wentest forth … marchedst] Cf. Habakkuk 3:12 f., and Psalm 68:7 (imitated from here).

Seir] the mountain range E. of the ‘Arâbah, from the S. of the Dead Sea to the Gulf of ‘Aḳăbah, in which the field of Edom lay, Genesis 32:3; Genesis 36:8. Seir was the home of Esau, Deuteronomy 2:5; Joshua 24:4.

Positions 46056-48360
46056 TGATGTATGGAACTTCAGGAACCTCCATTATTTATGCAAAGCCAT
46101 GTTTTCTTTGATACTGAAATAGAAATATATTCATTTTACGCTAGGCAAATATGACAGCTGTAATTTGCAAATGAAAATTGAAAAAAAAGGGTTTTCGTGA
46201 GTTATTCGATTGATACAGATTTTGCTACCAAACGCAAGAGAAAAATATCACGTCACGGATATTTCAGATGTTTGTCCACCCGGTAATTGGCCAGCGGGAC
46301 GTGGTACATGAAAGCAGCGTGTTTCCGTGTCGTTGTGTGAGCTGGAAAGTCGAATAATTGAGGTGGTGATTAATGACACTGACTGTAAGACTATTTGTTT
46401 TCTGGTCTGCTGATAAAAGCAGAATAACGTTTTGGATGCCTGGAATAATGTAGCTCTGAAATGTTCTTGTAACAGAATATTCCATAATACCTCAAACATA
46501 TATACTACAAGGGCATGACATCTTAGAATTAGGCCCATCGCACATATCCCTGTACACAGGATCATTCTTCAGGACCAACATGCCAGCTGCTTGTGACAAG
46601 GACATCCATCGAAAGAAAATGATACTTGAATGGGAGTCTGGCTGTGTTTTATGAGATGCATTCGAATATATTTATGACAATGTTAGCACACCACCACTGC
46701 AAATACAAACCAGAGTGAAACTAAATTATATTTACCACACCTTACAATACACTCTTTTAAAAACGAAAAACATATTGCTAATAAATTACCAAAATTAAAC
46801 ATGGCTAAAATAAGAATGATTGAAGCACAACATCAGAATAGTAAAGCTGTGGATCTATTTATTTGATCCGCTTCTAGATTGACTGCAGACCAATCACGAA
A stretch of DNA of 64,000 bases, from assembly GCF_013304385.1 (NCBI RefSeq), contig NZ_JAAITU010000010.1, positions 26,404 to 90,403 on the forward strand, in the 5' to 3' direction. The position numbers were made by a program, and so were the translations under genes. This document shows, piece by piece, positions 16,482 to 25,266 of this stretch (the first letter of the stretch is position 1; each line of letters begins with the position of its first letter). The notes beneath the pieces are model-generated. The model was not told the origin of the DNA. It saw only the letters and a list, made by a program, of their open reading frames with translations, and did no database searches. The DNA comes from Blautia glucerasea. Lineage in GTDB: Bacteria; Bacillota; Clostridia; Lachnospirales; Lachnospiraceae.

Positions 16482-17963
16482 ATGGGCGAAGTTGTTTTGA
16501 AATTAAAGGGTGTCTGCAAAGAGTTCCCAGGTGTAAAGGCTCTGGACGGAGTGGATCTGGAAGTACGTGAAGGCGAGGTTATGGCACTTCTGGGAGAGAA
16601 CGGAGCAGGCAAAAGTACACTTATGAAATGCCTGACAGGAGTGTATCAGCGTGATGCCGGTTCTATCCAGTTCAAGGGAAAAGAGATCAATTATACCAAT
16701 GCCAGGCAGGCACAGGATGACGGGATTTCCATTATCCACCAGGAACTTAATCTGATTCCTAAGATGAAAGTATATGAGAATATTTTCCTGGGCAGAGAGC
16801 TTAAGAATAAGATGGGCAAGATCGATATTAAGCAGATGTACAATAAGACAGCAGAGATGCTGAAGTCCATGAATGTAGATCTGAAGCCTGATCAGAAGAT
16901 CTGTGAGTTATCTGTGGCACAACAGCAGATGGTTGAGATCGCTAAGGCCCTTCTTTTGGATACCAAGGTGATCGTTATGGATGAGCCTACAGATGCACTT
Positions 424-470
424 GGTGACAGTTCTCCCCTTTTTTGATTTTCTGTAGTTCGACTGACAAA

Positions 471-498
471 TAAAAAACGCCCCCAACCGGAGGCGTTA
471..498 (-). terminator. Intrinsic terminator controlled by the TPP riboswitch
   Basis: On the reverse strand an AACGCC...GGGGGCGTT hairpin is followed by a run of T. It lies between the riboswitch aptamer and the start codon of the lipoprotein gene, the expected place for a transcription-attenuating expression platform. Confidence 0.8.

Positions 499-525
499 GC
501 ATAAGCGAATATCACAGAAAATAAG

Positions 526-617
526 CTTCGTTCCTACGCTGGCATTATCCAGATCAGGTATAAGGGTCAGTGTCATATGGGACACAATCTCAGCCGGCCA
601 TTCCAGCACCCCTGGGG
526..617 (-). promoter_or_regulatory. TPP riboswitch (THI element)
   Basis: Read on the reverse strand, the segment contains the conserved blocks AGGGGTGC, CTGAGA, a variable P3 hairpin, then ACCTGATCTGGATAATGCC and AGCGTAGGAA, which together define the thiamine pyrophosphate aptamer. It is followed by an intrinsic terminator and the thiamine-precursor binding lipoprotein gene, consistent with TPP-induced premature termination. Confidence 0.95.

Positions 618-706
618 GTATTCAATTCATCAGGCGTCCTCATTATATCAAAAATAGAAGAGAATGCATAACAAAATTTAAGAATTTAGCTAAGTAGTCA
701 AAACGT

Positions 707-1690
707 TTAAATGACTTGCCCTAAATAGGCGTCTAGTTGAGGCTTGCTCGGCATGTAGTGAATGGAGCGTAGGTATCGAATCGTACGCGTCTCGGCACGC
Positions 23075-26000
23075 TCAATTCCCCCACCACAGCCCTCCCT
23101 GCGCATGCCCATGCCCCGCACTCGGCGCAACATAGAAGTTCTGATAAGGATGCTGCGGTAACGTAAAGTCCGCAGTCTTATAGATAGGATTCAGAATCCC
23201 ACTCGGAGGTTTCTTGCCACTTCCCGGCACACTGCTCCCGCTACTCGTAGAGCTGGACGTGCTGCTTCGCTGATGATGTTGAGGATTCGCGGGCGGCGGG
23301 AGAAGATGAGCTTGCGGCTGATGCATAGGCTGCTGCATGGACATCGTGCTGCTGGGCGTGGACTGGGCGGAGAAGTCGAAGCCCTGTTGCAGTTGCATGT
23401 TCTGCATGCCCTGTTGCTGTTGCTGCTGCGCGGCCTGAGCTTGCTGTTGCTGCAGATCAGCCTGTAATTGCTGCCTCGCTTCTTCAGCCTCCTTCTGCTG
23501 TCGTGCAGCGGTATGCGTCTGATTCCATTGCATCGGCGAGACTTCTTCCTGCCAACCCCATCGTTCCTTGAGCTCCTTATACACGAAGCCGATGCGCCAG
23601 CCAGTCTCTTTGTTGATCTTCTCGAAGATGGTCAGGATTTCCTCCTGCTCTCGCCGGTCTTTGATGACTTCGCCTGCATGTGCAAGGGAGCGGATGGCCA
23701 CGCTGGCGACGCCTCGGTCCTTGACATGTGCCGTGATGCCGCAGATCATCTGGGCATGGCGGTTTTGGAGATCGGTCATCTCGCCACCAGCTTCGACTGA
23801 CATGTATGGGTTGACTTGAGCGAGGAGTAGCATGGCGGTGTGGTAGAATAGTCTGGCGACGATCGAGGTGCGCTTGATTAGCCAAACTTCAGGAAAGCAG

the heavens also dropped] The object water is suspended till the next line, an instance of the parallelism noted above (1). But instead of dropped the LXX. A gives were in commotion, which perhaps implies the Hebr. word for swayed; this correction is adopted by some scholars. The last two lines of this v. and the second of Jdg 5:5 are copied in Psalm 68:8.Verses 4, 5. - The recent victory recalled the glories of those days when God brought up Israel from Egypt into Canaan. She specifies the march from Seir or Her, and the day when Mount Sinai was altogether on a smoke, and the whole mount quaked greatly. When Barak, who was in pursuit of Sisera, arrived at Jael's tent, she went to meet him, to show him the deed which he had performed. Thus was Deborah's prediction to Barak (Judges 4:9) fulfilled. The Lord had sold Sisera into the hand of a woman, and deprived Barak of the glory of the victory. Nevertheless the act itself was not morally justified, either by this prophetic announcement, or by the fact that it is commemorated in the song of Deborah in Judges 5:24. Even though there can be no doubt that Jael acted under the influence of religious enthusiasm for the cause of Israel and its God, and that she was prompted by religious motives to regard the connection of her tribe with Israel, the people of the Lord, as higher and more sacred, not only than the bond of peace, in which her tribe was living with Jabin the Canaanitish king, but even than the duties of hospitality, which are so universally sacred to an oriental mind, her heroic deed cannot be acquitted of the sins of lying, treachery, and assassination, which were associated with it, by assuming as Calovius, Buddeus, and others have done, that when Jael invited Sisera into her tent, and promised him safety, and quenched this thirst with milk, she was acting with perfect sincerity, and without any thought of killing him, and that it was not till after he was fast asleep that she was instigated and impelled instinctu Dei arcano to perform the deed. For Jehovah, the God of Israel, not only abhors lying lips (Proverbs 12:22), but hates wickedness and deception of every kind. It is true, He punishes the ungodly at the hand of sinners; but the sinners whom He employs as the instruments of His penal justice in carrying out the plans of His kingdom, are not instigated to the performance of wicked deeds by an inward and secret impulse from Him. God had no doubt so ordered it, that Sisera should meet with his death in Jael's tent, where he had taken refuge; but this divine purpose did not justify Jael in giving to the enemy of Israel a hospitable reception into her tent, making him feel secure both by word and deed, and then murdering him secretly while he was asleep. Such conduct as that was not the operation of the Spirit of God, but the fruit of a heroism inspired by flesh and blood; and even in Deborah's song (Judges 5:24.) it is not lauded as a divine act.